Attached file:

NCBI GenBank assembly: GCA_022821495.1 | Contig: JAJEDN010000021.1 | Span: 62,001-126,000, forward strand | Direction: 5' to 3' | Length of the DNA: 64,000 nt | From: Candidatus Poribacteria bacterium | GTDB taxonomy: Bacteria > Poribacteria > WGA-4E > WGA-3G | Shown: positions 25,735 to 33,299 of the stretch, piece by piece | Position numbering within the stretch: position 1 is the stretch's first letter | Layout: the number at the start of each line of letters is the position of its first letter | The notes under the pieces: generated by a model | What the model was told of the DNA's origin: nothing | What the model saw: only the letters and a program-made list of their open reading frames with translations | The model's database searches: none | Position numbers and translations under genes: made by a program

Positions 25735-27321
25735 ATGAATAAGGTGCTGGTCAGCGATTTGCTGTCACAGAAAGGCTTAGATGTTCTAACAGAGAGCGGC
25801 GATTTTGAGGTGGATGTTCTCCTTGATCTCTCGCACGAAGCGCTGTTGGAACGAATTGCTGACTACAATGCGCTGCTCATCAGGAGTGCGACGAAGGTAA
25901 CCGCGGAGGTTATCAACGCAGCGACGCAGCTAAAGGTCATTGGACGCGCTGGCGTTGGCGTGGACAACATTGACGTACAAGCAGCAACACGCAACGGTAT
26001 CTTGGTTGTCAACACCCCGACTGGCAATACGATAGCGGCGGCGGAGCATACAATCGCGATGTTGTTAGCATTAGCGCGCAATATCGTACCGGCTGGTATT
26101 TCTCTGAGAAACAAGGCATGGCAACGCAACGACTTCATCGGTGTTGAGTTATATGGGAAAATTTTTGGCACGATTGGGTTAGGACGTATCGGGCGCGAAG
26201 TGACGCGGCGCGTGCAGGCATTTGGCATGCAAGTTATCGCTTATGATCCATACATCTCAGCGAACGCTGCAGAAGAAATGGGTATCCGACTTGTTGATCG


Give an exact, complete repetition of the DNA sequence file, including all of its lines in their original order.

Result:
NCBI GenBank assembly: GCA_022821495.1 | Contig: JAJEDN010000021.1 | Span: 62,001-126,000, forward strand | Direction: 5' to 3' | Length of the DNA: 64,000 nt | From: Candidatus Poribacteria bacterium | GTDB taxonomy: Bacteria > Poribacteria > WGA-4E > WGA-3G | Shown: positions 25,735 to 33,299 of the stretch, piece by piece | Position numbering within the stretch: position 1 is the stretch's first letter | Layout: the number at the start of each line of letters is the position of its first letter | The notes under the pieces: generated by a model | What the model was told of the DNA's origin: nothing | What the model saw: only the letters and a program-made list of their open reading frames with translations | The model's database searches: none | Position numbers and translations under genes: made by a program

Positions 25735-27321
25735 ATGAATAAGGTGCTGGTCAGCGATTTGCTGTCACAGAAAGGCTTAGATGTTCTAACAGAGAGCGGC
25801 GATTTTGAGGTGGATGTTCTCCTTGATCTCTCGCACGAAGCGCTGTTGGAACGAATTGCTGACTACAATGCGCTGCTCATCAGGAGTGCGACGAAGGTAA
25901 CCGCGGAGGTTATCAACGCAGCGACGCAGCTAAAGGTCATTGGACGCGCTGGCGTTGGCGTGGACAACATTGACGTACAAGCAGCAACACGCAACGGTAT
26001 CTTGGTTGTCAACACCCCGACTGGCAATACGATAGCGGCGGCGGAGCATACAATCGCGATGTTGTTAGCATTAGCGCGCAATATCGTACCGGCTGGTATT
26101 TCTCTGAGAAACAAGGCATGGCAACGCAACGACTTCATCGGTGTTGAGTTATATGGGAAAATTTTTGGCACGATTGGGTTAGGACGTATCGGGCGCGAAG
26201 TGACGCGGCGCGTGCAGGCATTTGGCATGCAAGTTATCGCTTATGATCCATACATCTCAGCGAACGCTGCAGAAGAAATGGGTATCCGACTTGTTGATCG